Again, I took to it pretty quickly and enjoyed it. My advice to those out there who have never had Korean food and are coming to Korea is to be open-minded. You never know what something is like until you try it. Korean food is extremely healthy and packed full of flavor. It is also extremely affordable if not down right cheap to dine out at most restaurants in Korea. Many teachers will prefer to eat out most nights of the week as opposed to cooking at home because it can actually be cheaper to do so.
Japan also has some great food and aside from sushi and sashimi, I had basically no knowledge of the cuisine before I met my wife several years ago. Now I am absolutely in love with Japanese food. There was one stumbling block for me though, seafood. While growing up I never liked fish and since it is a major element of Japanese food, had to really try hard and learn to like it. Luckily I have, with the exception of eel.
Like Korean food, Japanese cuisine contains far more vegetables and a variety of them than a typical Western dish. I suppose what I love the most about Japanese food is the fact that in one typical meal you will find so many flavors on your plate.
Now eating out in Japan sadly isn’t as affordable as in Korea, but it’s always worthwhile. Since coming to Japan, I tend to eat most meals at home, but since my wife is Japanese, the vast majority of them are Japanese food.
Most people will enjoy the local “eats” when they come to Japan and Korea, but some may not. Again, my advice is just to give things a try. Even if a “mysterious” dish doesn’t look appealing, it may be extremely delicious.
If for some reason you just can’t wrap your plate or stomach around some of the local dishes, if you live in a larger city, there are plenty of restaurants that would probably cater to your needs. In Japan, there are Italian and Indian restaurants on almost every corner as well as fast food restaurants and pubs that serve “American” style food.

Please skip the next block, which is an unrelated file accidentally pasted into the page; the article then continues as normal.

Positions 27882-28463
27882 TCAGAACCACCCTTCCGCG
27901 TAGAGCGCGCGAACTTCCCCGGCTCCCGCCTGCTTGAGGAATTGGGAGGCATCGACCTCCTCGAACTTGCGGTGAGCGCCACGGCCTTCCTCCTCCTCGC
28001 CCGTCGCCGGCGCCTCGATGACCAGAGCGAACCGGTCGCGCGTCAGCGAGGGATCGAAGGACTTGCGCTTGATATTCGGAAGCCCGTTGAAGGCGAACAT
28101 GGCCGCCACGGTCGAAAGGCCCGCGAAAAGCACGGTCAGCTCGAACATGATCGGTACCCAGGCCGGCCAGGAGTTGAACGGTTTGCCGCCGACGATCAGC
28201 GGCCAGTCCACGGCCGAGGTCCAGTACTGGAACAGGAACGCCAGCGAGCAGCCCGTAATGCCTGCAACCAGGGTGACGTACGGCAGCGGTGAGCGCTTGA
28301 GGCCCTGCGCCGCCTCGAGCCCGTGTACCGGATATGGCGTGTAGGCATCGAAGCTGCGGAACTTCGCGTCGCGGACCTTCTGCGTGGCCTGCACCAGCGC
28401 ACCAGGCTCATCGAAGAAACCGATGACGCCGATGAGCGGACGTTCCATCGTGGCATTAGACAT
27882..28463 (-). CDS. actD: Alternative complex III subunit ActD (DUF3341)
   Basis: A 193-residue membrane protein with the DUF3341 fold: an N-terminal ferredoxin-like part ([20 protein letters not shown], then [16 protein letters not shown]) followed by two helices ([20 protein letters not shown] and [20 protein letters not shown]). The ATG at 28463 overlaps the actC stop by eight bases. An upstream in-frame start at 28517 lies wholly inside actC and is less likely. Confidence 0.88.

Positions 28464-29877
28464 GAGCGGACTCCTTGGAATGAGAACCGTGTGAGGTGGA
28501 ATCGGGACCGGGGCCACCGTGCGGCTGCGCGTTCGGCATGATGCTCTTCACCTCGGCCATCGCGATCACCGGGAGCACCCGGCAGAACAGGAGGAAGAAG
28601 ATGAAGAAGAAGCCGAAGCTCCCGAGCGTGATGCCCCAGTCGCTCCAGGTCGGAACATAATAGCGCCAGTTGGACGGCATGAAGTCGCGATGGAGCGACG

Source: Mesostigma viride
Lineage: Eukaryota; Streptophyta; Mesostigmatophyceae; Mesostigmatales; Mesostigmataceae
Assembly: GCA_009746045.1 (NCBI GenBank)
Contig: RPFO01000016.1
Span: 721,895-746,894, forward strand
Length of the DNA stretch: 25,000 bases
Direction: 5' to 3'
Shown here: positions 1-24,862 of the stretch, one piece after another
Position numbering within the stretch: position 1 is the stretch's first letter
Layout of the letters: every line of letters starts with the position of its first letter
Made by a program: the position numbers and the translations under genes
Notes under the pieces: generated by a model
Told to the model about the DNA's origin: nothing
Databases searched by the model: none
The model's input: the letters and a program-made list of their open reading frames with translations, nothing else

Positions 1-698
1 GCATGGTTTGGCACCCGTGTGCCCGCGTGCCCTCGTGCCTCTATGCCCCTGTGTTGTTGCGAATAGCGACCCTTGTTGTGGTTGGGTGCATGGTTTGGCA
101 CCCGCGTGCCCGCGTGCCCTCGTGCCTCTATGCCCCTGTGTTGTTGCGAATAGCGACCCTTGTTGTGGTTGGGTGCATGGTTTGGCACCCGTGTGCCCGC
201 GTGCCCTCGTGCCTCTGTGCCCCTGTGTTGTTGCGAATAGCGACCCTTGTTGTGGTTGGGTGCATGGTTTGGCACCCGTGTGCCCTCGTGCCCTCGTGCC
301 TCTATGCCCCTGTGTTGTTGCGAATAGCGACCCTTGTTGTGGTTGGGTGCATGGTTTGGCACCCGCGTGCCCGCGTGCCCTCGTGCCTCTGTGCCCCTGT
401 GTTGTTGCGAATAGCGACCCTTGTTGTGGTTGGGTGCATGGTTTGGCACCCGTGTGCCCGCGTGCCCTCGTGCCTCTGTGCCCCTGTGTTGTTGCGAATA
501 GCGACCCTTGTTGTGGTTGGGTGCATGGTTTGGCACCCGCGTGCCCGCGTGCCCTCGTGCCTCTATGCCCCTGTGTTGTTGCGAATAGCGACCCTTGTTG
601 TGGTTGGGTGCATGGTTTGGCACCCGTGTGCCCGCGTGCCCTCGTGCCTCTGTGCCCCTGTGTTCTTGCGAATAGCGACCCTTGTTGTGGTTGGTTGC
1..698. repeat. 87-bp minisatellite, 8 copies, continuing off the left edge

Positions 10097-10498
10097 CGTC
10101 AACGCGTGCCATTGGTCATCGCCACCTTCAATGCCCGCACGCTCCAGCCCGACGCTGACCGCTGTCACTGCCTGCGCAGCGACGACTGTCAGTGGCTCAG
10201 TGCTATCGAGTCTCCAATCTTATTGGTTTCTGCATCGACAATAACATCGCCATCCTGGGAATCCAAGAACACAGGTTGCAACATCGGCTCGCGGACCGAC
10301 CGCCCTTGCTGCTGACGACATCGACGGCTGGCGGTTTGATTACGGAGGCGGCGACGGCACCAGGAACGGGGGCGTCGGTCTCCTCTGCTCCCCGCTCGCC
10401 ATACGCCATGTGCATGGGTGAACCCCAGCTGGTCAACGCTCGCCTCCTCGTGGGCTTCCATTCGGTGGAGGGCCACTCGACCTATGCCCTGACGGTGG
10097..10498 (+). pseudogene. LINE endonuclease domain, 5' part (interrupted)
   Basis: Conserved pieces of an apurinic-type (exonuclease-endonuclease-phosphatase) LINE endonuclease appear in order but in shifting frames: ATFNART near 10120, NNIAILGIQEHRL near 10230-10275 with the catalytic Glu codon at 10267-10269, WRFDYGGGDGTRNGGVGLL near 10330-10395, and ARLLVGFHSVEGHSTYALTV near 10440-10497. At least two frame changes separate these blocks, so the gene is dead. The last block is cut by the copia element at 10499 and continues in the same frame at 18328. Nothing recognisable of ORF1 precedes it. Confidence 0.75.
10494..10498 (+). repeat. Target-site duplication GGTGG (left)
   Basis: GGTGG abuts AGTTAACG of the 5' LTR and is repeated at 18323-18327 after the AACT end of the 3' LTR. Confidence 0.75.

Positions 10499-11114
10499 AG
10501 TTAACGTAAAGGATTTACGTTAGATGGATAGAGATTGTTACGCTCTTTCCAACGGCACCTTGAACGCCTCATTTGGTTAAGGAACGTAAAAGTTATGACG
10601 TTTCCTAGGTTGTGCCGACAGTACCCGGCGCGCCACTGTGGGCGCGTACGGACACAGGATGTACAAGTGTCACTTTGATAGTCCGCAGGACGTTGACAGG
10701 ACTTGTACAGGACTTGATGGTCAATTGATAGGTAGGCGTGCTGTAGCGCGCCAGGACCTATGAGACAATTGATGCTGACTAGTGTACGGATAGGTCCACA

The same goes in Korea as well. You can find McDonald’s and Starbucks almost everywhere and family restaurants such as Bennigan’s and TGI Friday’s are very popular, although expensive. Many large supermarkets carry a variety of foreign food products and there are even specialty shops that deal specifically in food from abroad.
If you aren’t in a major urban area you are probably going to be out of luck when it comes to finding comfort food from home. You may just have to suck it up and learn to like what’s around you. To be honest, it’s not very hard!
Tuesday, September 27, 2011
Time is now officially a luxury. I suppose this has been sinking in for some time, but recently it has been really hitting home. Just a year and a half ago it was so easy to work, come home and do all of my hobby-esque type things. I had loads of time to run, write blogs and make videos for You Tube.
Now that my son is officially a toddler, that time is only a memory. I even find myself at times a little envious of my friends out there in the bloggerverse who have so much more time to accomplish so many more things than I do. I sometimes find myself thing, “What could I be capable of if only I had more time?”
Those thoughts are often fleeting though because as my adorable son wobbles up to me to hand me a block or stuffed toy, I realize I am blessed. My son, especially now that he is developing such a funny and wonderful personality, brings me more joy than any blog post or video production I could be involved with.
So what is the answer? Can I have my cake and eat it to?
I can have a little, I just have to schedule every aspect of my day and realize that times are different. Once upon a time I might be able to write five pages in a writing project. These days, I am satisfied with one or two. Once upon a time I used to be able to produce three or four edited videos a week for my video blog. Now, one video a week is all right.
I wake up early in the morning while my son and wife are sleeping and I run. If I am not running that day, I do some writing. Sometimes I wait until my son is asleep at night and then I write. Either way, it is all about scheduling. I’m living in a new reality. It is a wonderful one though.
By the way, an update for all of you folks out there, the working title of my book is “Teaching in Asia: Tales and the real deal.” The bulk of it is now written. I still have a few more weeks to go before the first draft will be complete. Then I have to format, proof read and self edit it. Then I will send it off to someone else to edit. Once that process is completed, I will upload it to the Amazon Kindle store.
I will be charging a price for it, but it won’t be high by any means. I think it will be the perfect book for all of those who are considering teaching in Japan or South Korea at any point. The advice is mostly mine, with the help of some friends and the stories are all mine.
You won’t need a Kindle to read it as well. You will be able to sownload it to any iPhone/iPad/iPod Touch, Android device, laptop and desktop computers.
I’ll keep you updated as I move through my first book writing experience. Already though, I have to admit that it has been far more satisfying than any other sort of media production project I have tackled so far!
Tuesday, September 13, 2011
Thursday, September 1, 2011